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Re: historic hewing questionnaire [Re: Waccabuc] #15864 06/12/08 12:53 AM
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northern hewer Offline OP
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Good evening everyone:

Waccabuc: The picture is in a previous post but I will resend it as per your request:

Re: historic hewing questionnaire [Re: northern hewer] #15888 06/14/08 01:26 AM
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northern hewer Offline OP
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Hi everyone

Waccabuc could you receive the photo OK

NH

Re: historic hewing questionnaire [Re: northern hewer] #15924 06/18/08 01:12 AM
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Hi everyone:

Just a little change of pace and back to basics again

Here is a photo of a few of the large mud sills (12" by 12" by 30 feet) being prepared adjacent to the reconstruction area.

In the foreground you can see on of my favorite tools, I have just finished fashioning out a tenon with it and also in the background you will see the tenon guage that I use to make sure that the exterior size of the tenon is as accurate as possible. this is obtained by sliding the guage along as it is being created.

these timbers were created from large hemlocks that squared 12" at 30 feet, each timber took a tremendous amount of work considering that the large ends were over 36" in diameter.

the whole network of timbers making up the floor alone took us 1 full season to create (may 15 to sept 15), and contained the largest of the timbers that were hand hewn.

I hope you enjoy
NH

Re: historic hewing questionnaire [Re: northern hewer] #15925 06/18/08 05:36 AM
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Hi Richard,

Please add "Mud Sills" to the glossary together with a definition for same. Is this the same as ground sill ?

Regards

Ken Hume


Looking back to see the way ahead !
Re: historic hewing questionnaire [Re: Ken Hume] #15932 06/18/08 09:15 PM
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NH / Ken:

I know "Mudsill" as a regional term here in the Nothern US. It's completely the same as sill, just refers to horizontal timbers that rest in the mud so to speak (ground contact). I find it often used by the elder generations. No offense NH!!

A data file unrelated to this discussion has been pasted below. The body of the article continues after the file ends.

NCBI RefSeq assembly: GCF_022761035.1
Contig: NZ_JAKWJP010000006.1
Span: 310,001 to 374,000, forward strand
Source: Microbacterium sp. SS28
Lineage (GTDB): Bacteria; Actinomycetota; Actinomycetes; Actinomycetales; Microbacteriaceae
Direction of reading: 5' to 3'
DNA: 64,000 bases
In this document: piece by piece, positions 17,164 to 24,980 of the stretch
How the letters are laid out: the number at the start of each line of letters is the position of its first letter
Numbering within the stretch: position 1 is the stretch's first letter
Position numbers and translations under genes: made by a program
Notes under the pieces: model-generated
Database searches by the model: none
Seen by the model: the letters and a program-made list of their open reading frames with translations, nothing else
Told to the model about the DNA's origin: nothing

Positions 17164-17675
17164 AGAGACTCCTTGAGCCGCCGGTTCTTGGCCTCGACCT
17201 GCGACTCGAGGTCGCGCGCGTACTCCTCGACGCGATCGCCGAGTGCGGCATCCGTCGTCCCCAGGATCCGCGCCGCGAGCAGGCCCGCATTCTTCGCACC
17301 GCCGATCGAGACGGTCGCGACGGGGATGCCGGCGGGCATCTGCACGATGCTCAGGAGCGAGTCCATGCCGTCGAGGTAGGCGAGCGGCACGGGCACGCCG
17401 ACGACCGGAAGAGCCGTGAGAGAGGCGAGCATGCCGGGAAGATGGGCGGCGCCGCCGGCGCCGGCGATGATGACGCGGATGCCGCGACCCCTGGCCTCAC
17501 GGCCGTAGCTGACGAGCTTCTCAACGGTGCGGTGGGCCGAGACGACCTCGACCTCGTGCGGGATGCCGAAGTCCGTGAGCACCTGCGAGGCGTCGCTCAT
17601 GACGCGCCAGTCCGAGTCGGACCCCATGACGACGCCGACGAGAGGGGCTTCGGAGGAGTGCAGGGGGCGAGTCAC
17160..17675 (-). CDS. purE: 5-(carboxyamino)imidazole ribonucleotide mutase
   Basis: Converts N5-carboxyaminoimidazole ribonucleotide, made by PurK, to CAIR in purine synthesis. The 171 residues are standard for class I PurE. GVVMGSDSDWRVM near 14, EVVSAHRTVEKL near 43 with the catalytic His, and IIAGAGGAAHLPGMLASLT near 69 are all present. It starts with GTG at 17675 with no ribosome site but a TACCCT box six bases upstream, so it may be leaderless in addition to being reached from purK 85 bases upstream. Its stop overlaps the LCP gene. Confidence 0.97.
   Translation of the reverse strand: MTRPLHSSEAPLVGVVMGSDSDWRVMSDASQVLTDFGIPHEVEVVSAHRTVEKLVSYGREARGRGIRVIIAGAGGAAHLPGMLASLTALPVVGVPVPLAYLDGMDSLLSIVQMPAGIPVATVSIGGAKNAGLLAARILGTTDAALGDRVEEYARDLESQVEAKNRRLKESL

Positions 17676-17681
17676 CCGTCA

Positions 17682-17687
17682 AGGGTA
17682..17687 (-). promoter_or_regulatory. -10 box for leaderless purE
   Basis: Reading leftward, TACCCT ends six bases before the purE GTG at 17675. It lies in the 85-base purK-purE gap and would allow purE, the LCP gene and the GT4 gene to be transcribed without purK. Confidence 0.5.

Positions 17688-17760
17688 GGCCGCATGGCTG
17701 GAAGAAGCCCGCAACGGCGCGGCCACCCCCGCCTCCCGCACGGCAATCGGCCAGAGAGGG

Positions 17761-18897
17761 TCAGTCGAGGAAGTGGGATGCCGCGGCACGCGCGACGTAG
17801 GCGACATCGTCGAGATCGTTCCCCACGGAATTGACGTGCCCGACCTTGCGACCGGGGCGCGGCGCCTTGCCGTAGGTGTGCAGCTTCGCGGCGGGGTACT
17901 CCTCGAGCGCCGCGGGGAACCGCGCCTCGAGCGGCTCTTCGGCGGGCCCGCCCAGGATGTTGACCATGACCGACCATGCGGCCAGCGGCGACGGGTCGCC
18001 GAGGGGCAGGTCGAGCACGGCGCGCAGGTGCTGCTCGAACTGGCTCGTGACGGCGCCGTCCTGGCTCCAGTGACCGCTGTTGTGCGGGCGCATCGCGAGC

I guess it's one of those varriations, like "crow's foot" or "birds mouth"... same reference...


NH:

That tenon gauge reminds me of something I use to make canoe paddles with: a notched board. Mine is made of plywood w/ an 1 1/8" throat to measure shaft diameter on the paddles as I use a spoke shave.


Don Perkins
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to know the trees...


Re: historic hewing questionnaire [Re: OurBarns1] #15935 06/18/08 10:05 PM
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Roger Nair Offline
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Mudsill, in my understanding, is a sill on a foundation bedded in mortar ie mud.

Re: historic hewing questionnaire [Re: Roger Nair] #15951 06/20/08 05:19 PM
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northern hewer Offline OP
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Hi everyone:

I sure enjoy the comraderie between you guys, and Don no offense on "the older generation thing" I am older and proud of it in lots of ways!

I always knew the lower sills to be called mud sills the term was picked up from my father's generation of craftsmen, and just carried forward.